Harper Family Papers

What's online?

The Harper Family online collection includes images of the Harper Family and Pittsburgh Sanitary Fair buildings as well as correspondence, primarily between John Harper and Dorotha Dix, concerning the Western Pennsylvania Hospital for the Insane at Dixmont (later known as Dixmont State Hospital).

What's in the entire collection?

The Harper Family Papers include correspondence, financial material, Civil War documents of Albert Harper, materials related to John Harper's professional and philanthropic work, family histories, and images of family members.

About the Harper Family

John Harper (1811-1891) was born in County Donegal, Ireland, and emigrated to America with his parents in 1820. When the family first came to America, they settled in Washington, D.C. By 1826, several years after the death of John Harper's father, the family moved to Jefferson County, Ohio. In 1832, John Harper, who was already working as a bookkeeper in Pittsburgh, accepted a position of clerk with the Bank of Pittsburgh. He rose from clerk to cashier and finally to the president of the bank. As the president of the Bank of Pittsburgh, he became a community leader and held offices in various benevolent and commercial associations. He was actively involved in two important Pittsburgh receptions in 1865-- accommodating the funeral procession of President Lincoln and General Grant's celebration. He was the first secretary and treasury of the Western Pennsylvania Hospital, and later served as president of the board of managers. He also served as a trustee of Western University of Pennsylvania (University of Pittsburgh), corporator and director of the Allegheny Cemetery and commissioner of the sinking fund of Allegheny County. With commercial organizations, John Harper served as president of the Pittsburgh Clearing House, president of the Pittsburgh and Allegheny Suspension Bridge Company, and director of the Monongahela Navigation Company.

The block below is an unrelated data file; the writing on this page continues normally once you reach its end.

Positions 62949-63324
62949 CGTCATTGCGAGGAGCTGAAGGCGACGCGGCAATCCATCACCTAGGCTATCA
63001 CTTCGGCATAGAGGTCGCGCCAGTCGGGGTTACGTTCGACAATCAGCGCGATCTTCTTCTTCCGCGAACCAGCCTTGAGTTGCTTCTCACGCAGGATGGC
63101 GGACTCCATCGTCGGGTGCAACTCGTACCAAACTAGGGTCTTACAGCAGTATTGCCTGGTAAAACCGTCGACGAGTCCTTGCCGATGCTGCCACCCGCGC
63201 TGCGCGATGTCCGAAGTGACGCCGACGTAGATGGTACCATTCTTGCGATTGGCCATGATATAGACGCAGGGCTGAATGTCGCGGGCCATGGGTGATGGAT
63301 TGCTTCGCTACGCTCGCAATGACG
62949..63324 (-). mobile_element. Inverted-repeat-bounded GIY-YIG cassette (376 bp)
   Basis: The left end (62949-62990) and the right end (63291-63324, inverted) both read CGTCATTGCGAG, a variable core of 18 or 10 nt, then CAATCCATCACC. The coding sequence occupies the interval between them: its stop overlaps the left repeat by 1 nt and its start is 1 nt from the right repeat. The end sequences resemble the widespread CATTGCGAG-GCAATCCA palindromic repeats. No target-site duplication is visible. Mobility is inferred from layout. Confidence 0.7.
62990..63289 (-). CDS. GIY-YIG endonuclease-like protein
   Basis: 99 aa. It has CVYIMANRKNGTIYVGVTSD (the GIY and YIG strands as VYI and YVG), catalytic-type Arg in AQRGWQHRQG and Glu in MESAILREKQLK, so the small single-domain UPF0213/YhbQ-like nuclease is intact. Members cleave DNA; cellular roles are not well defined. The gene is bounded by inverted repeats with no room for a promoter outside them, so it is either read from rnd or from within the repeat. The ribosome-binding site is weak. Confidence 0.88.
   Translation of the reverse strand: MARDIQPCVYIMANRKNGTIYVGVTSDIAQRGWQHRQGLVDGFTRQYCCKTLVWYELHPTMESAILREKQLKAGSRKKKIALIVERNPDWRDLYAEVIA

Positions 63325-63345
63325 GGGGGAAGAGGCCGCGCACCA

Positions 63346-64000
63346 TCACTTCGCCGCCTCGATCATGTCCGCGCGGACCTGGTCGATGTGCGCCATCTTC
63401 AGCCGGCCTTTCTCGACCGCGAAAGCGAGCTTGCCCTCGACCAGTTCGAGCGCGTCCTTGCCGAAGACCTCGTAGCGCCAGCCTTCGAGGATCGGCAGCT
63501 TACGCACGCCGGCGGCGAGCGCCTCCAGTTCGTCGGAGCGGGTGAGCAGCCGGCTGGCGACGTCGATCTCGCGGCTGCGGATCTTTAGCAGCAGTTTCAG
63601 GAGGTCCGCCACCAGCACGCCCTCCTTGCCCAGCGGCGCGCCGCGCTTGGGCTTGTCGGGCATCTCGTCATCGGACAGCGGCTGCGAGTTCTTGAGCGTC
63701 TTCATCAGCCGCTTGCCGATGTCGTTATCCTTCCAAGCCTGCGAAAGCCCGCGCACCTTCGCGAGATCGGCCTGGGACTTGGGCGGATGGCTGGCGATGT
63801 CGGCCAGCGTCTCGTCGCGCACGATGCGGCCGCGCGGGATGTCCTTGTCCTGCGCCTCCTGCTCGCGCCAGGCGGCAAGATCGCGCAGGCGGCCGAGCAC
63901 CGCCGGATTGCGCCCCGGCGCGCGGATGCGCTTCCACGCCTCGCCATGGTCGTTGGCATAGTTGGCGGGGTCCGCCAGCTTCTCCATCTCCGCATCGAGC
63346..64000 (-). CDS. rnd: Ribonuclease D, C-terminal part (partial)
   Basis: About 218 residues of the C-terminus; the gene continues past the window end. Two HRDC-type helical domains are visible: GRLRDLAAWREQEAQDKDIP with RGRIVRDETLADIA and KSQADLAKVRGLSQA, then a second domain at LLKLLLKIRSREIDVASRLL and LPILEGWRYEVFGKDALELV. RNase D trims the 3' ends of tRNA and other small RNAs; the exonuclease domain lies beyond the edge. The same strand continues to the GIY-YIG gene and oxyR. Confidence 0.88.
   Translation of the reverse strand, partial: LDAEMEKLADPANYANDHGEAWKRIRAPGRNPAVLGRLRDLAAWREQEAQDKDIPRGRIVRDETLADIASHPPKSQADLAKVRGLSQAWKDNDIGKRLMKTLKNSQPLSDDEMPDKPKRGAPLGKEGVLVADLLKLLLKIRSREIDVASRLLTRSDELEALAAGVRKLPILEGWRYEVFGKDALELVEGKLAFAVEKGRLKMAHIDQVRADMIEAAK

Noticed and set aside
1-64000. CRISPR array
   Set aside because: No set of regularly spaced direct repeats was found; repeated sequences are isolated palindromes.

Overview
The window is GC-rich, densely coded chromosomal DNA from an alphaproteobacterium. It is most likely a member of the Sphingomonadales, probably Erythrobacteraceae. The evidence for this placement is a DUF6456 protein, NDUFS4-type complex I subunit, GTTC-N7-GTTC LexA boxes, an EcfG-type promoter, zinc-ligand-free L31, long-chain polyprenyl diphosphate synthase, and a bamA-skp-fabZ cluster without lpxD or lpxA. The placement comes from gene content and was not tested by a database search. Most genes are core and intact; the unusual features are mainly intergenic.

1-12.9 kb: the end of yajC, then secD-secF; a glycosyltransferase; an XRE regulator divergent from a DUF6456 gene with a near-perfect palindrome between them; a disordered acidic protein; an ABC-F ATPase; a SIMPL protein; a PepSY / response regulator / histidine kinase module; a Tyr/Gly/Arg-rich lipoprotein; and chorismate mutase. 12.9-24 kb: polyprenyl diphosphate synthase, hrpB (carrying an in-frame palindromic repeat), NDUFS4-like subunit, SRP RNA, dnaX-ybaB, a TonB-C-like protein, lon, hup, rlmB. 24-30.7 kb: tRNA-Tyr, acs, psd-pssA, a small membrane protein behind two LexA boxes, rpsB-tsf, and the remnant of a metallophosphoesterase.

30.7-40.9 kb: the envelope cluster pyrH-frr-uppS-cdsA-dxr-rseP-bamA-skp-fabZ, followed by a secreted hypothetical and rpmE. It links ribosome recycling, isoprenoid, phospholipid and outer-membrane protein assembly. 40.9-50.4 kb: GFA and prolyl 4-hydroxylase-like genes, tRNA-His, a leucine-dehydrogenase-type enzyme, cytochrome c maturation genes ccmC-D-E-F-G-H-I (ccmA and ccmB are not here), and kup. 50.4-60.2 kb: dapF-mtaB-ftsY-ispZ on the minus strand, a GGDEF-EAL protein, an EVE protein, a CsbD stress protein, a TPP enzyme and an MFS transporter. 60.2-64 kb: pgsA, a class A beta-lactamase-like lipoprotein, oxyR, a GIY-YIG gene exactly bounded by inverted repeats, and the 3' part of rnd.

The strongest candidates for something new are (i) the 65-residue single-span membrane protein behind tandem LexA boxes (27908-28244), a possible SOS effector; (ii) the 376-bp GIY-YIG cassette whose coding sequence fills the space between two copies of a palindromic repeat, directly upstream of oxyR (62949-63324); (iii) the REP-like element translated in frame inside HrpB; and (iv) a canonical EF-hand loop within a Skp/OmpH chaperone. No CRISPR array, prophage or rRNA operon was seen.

John Harper was married for over 50 years to Lydia Electa, daughter of Nathan W. Metcalf of Otsego County, New York. The couple had five sons and one daughter who all survived childhood and received a college education. These children are: John A. Harper (born 1839), Albert Metcalf Harper (b. 1843), Orlando M. Harper (b. 1846), Charles S. Harper (b. 1853), and Lydia Mallory (died 1884). Of John and Lydia Harper's children, Albert Metcalf Harper (1843-1871), their second child, appears to have led the most prominent life. Albert attended the Kenwood School, a boarding preparatory school in New Brighton, Pennsylvania (Beaver County). At age eighteen, Albert entered Rensselaer Polytechnic Institute of Troy, New York. Albert left Rensselaer during the summer of 1862 when he enlisted with the 139th Regiment of the Pennsylvania Volunteer Infantry. Albert was mustered into service on September 1, 1862 and was immediately made an officer as regimental adjutant. The first order given to the 139th Regiment was to bury the dead of the Second Battle of Bull Run, a battle fought three days before the regiment was even mustered. Shortly after tending to the battlefield dead at the Second Bull Run, the 139th Regiment fought in the battles of Antietam (September 17, 1862), Fredericksburg (December 13, 1862), Chancellorsville (May 2, 1863), Battle of Mary's Heights at Sedgewick (May, 1863) and Gettysburg (July 2, 1863). At the close of 1863, he was ordered to Harpers Ferry, West Virginia and stayed there throughout the winter. Albert's active military service ended on May 5, 1864 when Albert was wounded (so severely that he was initially presumed dead) at the Battle of the Wilderness. After recovering from his injuries, he remained in the Army and held staff positions in Pennsylvania. By August 1864, Albert was promoted to the rank of Captain and Assistant Adjutant-General of U.S. Volunteers of the Department of the Monongahela. He was detailed by General Couch to head a force of infantry, calvary and artillery in the mountains near Uniontown, during a threatened invasion of Pennsylvania. In January 1865, Albert was assigned to the staff of General Cadwalader, Department of Pennsylvania, headquartered in Philadelphia. He was appointed to the honor guard for President Lincoln's remains as the procession stopped in Philadelphia during the travel from Washington, D.C. to Springfield, Ill. In May 1865 he was breveted Major and Assistant Adjutant-General of U.S. Volunteers, but turned down an offer for full commission in the United States Army. He was honorably discharged on June 27, 1865 upon his parents' petition to Secretary of War Stanton (a family friend). He immediately resumed his education at Rensselaer Polytechnic Institute and completed his degree in 1867. Upon graduation, Albert took a position in the mercantile business, establishing Dilworth, Harper and Company. Albert contracted typhoid fever in 1871 and did not recover. The 181st Post of the Grand Army of the Republic was named in his honor and they erected a monument to his war service in 1886.

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